By Celine Klosterman
MOUNT PLEASANT – Bitrus Gwamna’s fellow Catholics at St. Alphonsus Parish have made Iowa feel like home and strengthened his faith in God, the native of Nigeria said.
They supported him and his wife, Olabisi, when the spouses were sworn in as U.S. citizens May 24, more than 26 years after the couple came to the United States to pursue advanced degrees.
“A strong reason for wanting to be a citizen was the kindness of friends embracing me for who I am, and making me feel this place was just as good a home as Nigeria was,” Bitrus said.
He was born in that west African nation in 1955 in a village with no running water, wells or electricity. In the following months, he opened his eyes less often than his mother expected, he said. Despite her herbal remedies, he began gradually losing his sight, and by age 10 had gone blind.
But his mother, now deceased, didn’t think he needed special privileges, Bitrus said. “I fetched water like anyone did. I wrestled with other kids. I didn’t feel I lacked anything.”
In 1965 he traveled 800 miles from home to enroll in a school for the blind, where children learned to read and write Braille and type. Years later, at the University of Lagos, Nigeria, he’d sometimes tape record lectures. Classmates read textbook chapters to him, and in exchange, he’d tutor some of those same students in his strong subjects of history and literature.
Bitrus and Bisi met at the university, and after graduating, both worked at the Federal Radio Corporation of Nigeria. They married in 1985.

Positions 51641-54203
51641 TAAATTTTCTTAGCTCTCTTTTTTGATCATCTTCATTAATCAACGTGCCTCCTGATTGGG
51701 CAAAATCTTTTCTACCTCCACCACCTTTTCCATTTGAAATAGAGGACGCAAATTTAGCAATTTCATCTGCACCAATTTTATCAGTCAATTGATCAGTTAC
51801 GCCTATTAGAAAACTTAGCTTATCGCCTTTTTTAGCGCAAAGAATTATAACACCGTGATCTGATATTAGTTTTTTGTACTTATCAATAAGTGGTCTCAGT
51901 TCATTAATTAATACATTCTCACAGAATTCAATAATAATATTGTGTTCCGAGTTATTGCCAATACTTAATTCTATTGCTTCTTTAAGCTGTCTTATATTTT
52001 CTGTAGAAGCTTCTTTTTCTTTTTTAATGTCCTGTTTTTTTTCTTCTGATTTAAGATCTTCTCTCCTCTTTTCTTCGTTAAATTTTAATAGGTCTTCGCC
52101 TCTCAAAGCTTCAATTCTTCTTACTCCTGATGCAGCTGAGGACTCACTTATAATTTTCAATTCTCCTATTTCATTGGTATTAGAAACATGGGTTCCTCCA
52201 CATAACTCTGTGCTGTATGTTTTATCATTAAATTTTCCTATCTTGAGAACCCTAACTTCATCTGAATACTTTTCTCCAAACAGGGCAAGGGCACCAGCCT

The following year, Bitrus received an Ambassadorial Scholarship from Rotary International, and the couple moved to Illinois so he could pursue a master’s degree in journalism from Northern Illinois University. In the 1990s, at Ohio University, he earned a doctorate in communications and Bisi earned a Ph.D. in English.
In 2001, the Gwamnas and their four sons moved to Mount Pleasant, where Bitrus had been offered a tenured teaching position at Iowa Wesleyan College. There, students email him completed assignments that computer software reads to him.
Bisi taught at Iowa Wesleyan, too, until 2008. Now she teaches at Southeastern Community College in Burlington and instructs online classes for Keiser University in Florida.
In Mount Pleasant, she attends St. Michael’s Episcopal Church. Bitrus said he sometimes worships on Sundays with her and on Saturdays at St. Alphonsus, where he lectors, serves as a cantor and belongs to the parish council, choir and Knights of Columbus Council 7294.
“He’s not hesitant to take on anything,” said fellow choir member Larry Maher, who drives Bitrus to practice.
“He has a razor sharp ear. He hears a tune once and he’s got it,” said Carmen Heaton, parish music coordinator. She emails him song lyrics that he prints in Braille at home. “He loves music and the community, and this is a way for him to be part of it.”
Bitrus said he especially appreciated parishioners’ prayers and emotional support when he had a kidney transplant in August 2011. But he said that “for the parish to feel welcoming, I had to put something into it.”
“I believe Bitrus’ faith is expressed in the way he’s willing to share his gifts with the parish and serve others despite his visual handicap,” said Father Joseph Phung, pastor of St. Alphonsus. “He is a strong, positive and joyful man. I recall in several occasions Bitrus joyfully attended liturgical seminars organized by the Archdiocese of Dubuque. He attended as many meetings as possible, walked up and down the stairs, of course with the help of our people, taking part and enjoying all our gatherings at the day’s end. He never complains about anything or his visual handicap, but always laughs and has fun.
“We have been blessed to have Bitrus and his family as members of our faith community.”